Marketing themes this week were speed, attention and sunsets. Not the pretty kind, but the ones where products you love are going to be retired and executives at high profile companies ‘move on to other things.’
This is … Marketing Biz.
“Today’s rich content demands plague online businesses with bounce-back, high latency and downtime that are harmful to their customer retention, marketing and SEO efforts. That’s why CDNs are now essential for all Web property owners. However, buying CDN is generally an expensive, frustrating experience where customers pay for resources they don’t end up using, and get a pre-packaged service that doesn’t match their business,” said James Fletcher, Marketing Director, CDN.net.
It’s not just Maverick who feels the need for speed. Users demand it as well and speed improvements are uniformly shown to improve results. CDN.net could help level the playing field for small businesses.
The app, to be called Twitter Music, could be released on iOS by the end of this month, according to a person familiar with the matter. Twitter Music suggests artists and songs to listen to based on a variety of signals, and is personalized based on which accounts a user follows on Twitter. Songs are streamed to the app via SoundCloud.
Twitter wants to capture the social entertainment space. They’ve conquered TV and are now aiming at music, which puts them squarely in competition with Facebook. Make no mistake, both companies use music as a way to increase attention, which allows them to increase advertising inventory.
This talented team of engineers will be joining the PayPal technology team to help us build creative and simple ways for our customers to use the PayPal digital wallet.
I suppose you can’t count PayPal out of the digital wallet game, but moves like this make me believe they’re further behind than they expected. Too many competitors have a head start, and PayPal is still lurching under their corporate culture.
Storylane was a ‘story telling’ site that bent the personal blog paradigm in ways reminiscent of Obvious Corp.’s Medium. Facebook, exemplified by its latest News Feed redesign, has been trying to rejuvenate its standing as a place where people share photo-centric stories and read those stories, rather than simply resign itself to being a place where people dump stuff because they feel obligated.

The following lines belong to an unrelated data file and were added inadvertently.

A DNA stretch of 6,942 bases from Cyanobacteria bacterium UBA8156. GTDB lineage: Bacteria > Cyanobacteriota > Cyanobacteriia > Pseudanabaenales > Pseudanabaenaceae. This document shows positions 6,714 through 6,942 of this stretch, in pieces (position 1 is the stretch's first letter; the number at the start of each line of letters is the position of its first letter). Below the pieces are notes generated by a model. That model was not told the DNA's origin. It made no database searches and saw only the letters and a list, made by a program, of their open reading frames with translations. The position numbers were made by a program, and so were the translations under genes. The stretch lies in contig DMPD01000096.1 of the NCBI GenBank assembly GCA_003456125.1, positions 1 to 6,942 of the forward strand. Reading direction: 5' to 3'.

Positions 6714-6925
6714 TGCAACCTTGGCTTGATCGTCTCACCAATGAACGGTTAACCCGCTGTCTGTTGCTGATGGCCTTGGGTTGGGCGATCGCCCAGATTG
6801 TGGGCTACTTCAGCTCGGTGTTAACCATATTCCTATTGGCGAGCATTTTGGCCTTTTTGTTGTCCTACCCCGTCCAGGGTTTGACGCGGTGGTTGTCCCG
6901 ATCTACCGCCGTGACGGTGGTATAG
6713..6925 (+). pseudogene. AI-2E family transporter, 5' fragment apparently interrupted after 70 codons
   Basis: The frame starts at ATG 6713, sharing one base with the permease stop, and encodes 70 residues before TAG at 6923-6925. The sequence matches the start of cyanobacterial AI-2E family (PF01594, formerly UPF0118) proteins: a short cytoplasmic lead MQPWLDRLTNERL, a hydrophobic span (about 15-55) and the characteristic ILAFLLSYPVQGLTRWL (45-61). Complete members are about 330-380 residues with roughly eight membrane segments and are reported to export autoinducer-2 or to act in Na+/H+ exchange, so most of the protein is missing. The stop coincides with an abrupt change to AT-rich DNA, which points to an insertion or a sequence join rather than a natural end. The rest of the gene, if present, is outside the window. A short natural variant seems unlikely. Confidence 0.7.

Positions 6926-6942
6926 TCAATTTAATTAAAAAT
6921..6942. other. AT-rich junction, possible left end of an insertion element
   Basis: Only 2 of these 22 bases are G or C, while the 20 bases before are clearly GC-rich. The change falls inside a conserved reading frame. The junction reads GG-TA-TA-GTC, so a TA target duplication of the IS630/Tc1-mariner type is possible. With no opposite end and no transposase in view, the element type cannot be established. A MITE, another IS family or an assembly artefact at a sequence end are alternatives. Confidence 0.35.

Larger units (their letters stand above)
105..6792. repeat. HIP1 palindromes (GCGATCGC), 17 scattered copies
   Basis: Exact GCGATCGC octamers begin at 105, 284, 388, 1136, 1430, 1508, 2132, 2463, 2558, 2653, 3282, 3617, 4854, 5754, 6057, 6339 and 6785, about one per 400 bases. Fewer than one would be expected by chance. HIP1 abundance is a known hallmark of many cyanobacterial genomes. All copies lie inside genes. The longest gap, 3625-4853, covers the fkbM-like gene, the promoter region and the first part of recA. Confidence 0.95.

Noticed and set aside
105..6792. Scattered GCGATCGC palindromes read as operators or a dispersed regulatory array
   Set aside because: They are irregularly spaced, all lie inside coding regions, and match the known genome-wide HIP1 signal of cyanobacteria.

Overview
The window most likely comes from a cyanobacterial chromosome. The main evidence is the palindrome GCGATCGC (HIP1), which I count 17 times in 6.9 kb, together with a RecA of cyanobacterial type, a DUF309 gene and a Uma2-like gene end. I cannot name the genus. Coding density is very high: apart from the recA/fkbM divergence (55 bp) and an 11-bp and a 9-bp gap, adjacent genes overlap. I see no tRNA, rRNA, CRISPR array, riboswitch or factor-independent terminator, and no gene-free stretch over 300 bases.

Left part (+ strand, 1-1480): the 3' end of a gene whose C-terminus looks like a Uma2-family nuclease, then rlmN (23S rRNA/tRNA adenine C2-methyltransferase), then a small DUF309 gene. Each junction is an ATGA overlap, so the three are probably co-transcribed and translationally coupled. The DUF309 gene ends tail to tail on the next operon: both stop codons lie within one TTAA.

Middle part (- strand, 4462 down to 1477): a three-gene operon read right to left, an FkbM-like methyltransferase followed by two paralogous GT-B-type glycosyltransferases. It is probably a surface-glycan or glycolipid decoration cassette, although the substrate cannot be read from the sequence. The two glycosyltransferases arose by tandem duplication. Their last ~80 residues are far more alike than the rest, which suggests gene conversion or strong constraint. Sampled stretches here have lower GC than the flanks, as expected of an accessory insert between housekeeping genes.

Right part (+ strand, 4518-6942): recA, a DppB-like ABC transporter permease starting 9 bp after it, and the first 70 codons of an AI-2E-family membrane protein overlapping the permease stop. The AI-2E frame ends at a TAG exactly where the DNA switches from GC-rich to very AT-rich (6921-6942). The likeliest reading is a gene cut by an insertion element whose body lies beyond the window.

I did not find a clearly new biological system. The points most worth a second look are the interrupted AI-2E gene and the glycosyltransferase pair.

I think the observation in this excerpt is spot on. Facebook understands that the platform needs to be more personal and not viewed as a utility. The story angle should be a sign to marketers as to the direction Facebook is headed.
Market Research Provider AYTM Rolls Out Its Biggest Update Yet With Bigger Panels, Video Questionnaires & More
The company has also now brought in its own market research experts to aid those who either don’t know how to or don’t have time to use the service’s still free DIY tools. Instead, starting at $995 and up, AYTM offers a turn-key service with a seven-day turnaround time. Mazin says that 80 percent of its research assistance is handled by its own in-house staff, while another 20 percent is outsourced to external experts, given the subject of the customer’s questionnaire.
I love the idea of online market research. So much so I worked for a company that did it before pivoting to a different model. What AYTM is finding is that conducting market research the right way isn’t that easy. Not every schmo off the street can do it. The question is whether there’s a big enough market in the middle between expensive market research firms and products like Google Consumer Surveys.
Some sources said he clashed with CEO Marissa Mayer, who has been involved in the recent overhaul of one of Yahoo’s key consumer products, due in part to recent issues related to email vulnerability and other issues. But others said he simply wanted to move on and has a new job lined up already.
The fact that Yahoo is bleeding email client market share, has a gaping hole in their email security and can’t seem to get product updates to work correctly might have something to do with the exit. This is a good thing for Yahoo if they can find someone who can turn the tide on such a sticky product.
Bitly is announcing today that Peter Stern has resigned to pursue other interests.
Looks like the actual announcement of Bit.ly’s CEO resigning got shortened. This slap-dash post and recent wrong turns in their product make me fear for the future of Bit.ly.
We launched Google Reader in 2005 in an effort to make it easy for people to discover and keep tabs on their favorite websites. While the product has a loyal following, over the years usage has declined. So, on July 1, 2013, we will retire Google Reader.
I’m sure you’ve heard this news by now. But it merits an inclusion since it could make it far more difficult for curators to find and distribute content. A very sizable portion of Marketing Biz is sourced via Google Reader.